Análise retrospetiva de um registo unicêntrico de doentes submetidos a ablação de FLA esquerdo durante um período de em ano e MEA com Carto®. Foram excluídos todos os doentes com FLA não esquerdo, ausência de MEA de alta densidade, aquisição de menos de 2000 pontos ou falta de mapeamento em qualquer parede ou estrutura da aurícula esquerda. Os locais de ablação nos quais houve supressão das arritmias foram comparados com uma tríade eletrofisiológica constituída por: zonas de baixa voltagem (0,05 até 0,3 mV), locais de vales profundos do histograma com menos de 20% da densidade de pontos do MEA relativamente à zona de maior densidade e um vale prolongado com 10% ou mais do ciclo taquicardia. O vale do TAL mais longo foi designado como vale primário, enquanto vales adicionais foram nomeados como secundários.


Foram incluídos nove doentes (seis homens, mediana de 75 anos IQR 71-76 anos) foram incluídos. Todos os doentes apresentaram FLA esquerdo e 66% tinham sido sujeitos previamente a ablação de fibrilhação e/ou flutter auricular. O ciclo mediano da taquicardia e o número mediano de pontos adquiridos foram respetivamente de 254 (220-290) milissegundos e 3300 (IQR 2410-3926) pontos. Os FLA apresentaram pelo menos um vale primário nos histogramas analisados, correspondendo a áreas heterogéneas de baixa voltagem (0,05 a 0,3 mV) e contendo mais de 10% do ciclo da taquicardia. Seis dos nove doentes apresentavam vales de TAL secundários. Os FLA foram efetivamente tratados no vale primário por ablação com radiofrequência. Após um seguimento de pelo menos três meses, os doentes permaneciam em ritmo sinusal.


Uma tríade eletrofisiológica permitiu a identificação do istmo crítico em todos os doentes. São necessários mais estudos para avaliar o valor deste algoritmo para melhorar os resultados da ablação por cateter.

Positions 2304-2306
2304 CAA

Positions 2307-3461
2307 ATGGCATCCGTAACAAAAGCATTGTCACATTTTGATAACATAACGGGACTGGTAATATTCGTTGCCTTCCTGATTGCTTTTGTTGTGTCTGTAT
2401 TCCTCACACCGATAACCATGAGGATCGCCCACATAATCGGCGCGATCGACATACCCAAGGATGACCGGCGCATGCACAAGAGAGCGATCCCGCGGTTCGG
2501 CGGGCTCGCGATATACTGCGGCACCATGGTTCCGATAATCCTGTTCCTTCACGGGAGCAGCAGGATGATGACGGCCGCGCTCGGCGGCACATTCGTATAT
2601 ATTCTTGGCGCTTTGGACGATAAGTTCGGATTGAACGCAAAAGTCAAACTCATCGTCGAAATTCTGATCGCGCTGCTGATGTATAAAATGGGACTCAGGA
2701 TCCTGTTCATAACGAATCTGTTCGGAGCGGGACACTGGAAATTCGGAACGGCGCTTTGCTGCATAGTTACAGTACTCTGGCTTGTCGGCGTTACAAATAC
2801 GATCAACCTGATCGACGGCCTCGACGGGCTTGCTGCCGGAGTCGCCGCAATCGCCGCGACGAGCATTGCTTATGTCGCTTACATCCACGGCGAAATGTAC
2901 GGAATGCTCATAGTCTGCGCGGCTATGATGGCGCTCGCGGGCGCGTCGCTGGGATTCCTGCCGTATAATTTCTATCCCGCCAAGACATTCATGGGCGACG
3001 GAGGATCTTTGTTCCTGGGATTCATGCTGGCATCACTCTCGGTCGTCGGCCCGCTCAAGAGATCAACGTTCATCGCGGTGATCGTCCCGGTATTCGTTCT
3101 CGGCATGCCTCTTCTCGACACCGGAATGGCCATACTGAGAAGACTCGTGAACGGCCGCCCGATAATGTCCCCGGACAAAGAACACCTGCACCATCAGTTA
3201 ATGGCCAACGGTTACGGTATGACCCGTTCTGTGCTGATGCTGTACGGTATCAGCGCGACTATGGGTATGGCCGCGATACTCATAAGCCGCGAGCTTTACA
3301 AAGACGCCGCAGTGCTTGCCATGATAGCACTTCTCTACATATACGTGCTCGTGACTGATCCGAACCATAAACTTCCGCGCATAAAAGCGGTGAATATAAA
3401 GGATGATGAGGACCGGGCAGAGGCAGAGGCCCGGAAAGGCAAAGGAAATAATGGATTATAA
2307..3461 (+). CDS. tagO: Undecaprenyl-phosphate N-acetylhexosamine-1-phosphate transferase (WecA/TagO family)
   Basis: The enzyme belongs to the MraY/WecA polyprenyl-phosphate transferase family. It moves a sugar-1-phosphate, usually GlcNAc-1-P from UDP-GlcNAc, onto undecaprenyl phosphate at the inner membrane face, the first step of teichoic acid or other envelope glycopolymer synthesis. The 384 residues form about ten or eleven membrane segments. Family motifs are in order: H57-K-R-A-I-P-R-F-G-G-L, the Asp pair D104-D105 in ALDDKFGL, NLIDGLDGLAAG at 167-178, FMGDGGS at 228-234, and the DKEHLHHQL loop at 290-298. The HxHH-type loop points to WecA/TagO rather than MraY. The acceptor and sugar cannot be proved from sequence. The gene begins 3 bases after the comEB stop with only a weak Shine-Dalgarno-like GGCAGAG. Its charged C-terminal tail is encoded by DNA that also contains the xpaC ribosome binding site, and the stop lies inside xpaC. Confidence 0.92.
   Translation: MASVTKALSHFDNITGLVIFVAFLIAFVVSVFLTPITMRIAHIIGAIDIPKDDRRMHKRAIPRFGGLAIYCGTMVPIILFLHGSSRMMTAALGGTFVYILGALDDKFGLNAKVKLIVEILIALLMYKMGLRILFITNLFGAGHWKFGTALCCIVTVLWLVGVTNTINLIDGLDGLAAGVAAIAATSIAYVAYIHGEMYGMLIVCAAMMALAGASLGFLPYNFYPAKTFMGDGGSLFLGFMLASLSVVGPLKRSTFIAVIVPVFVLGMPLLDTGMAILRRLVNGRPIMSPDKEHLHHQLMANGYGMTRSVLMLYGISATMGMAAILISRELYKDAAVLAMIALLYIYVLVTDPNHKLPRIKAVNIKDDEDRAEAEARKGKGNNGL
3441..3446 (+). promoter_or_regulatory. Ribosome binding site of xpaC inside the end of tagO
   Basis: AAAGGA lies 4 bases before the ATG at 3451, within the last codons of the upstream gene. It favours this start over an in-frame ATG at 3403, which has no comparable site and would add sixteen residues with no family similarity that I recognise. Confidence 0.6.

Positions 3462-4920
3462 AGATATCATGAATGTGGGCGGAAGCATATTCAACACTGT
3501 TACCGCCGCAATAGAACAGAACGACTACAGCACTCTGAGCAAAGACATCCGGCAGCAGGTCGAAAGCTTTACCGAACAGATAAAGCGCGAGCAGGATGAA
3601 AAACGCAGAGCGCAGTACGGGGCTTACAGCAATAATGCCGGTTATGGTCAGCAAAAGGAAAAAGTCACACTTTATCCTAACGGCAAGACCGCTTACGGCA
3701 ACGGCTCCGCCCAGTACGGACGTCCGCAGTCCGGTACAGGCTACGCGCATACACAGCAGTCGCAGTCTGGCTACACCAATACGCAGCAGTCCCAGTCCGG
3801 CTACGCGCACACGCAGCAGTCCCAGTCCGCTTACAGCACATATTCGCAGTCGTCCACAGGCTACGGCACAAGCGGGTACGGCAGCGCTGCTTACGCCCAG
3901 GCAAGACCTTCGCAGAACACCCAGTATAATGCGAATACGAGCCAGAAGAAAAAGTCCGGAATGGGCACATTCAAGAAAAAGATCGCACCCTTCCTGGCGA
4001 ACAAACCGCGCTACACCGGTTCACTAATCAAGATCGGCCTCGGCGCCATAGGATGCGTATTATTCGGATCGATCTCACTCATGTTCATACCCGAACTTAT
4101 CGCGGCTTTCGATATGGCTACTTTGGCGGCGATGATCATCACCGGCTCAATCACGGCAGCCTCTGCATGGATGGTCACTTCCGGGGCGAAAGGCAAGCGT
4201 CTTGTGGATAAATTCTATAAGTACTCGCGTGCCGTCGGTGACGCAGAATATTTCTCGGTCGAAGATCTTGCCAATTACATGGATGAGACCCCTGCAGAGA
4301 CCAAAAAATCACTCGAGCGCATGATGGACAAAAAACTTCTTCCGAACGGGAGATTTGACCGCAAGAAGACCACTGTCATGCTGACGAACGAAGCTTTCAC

Flutter auricular atípico
Ablação por cateter
Istmo crítico
Mapeamento eletroanatómico de alta densidade
Histograma dos tempos de ativação locais
Full Text

Atrial flutter (AFL) is a supraventricular tachycardia that arises from both substrate and ablation scars.1,2 While typical AFL is treated successfully with cavotricuspid isthmus ablation,3 catheter radiofrequency (RF) ablation results are suboptimal in patients with atypical AFL,4,5 especially when the macroreentrant circuit involves the left atrium. Left AFL ablation usually employs electroanatomic mapping (EAM) systems and entrainment mapping.6 Another possibility is the identification and ablation of the mid-diastolic isthmus.7,8 Nevertheless, the absence of a precise tool to identify the critical isthmus in tachycardia may be one of the reasons for the mixed outcomes using this technique.

MethodsPatient population and study design

We conducted a retrospective analysis of consecutive patients undergoing catheter ablation for left AFL in the previous year. The patients were identified from the prospective registry and they gave written informed consent.

Inclusion criteria were defined as:

  • -

    EAM with the Carto® system;

  • -

    At least 1 well distributed high-density activation and voltage map during the procedure;

  • -

    More than 2000 evenly collected points.

Electrophysiology study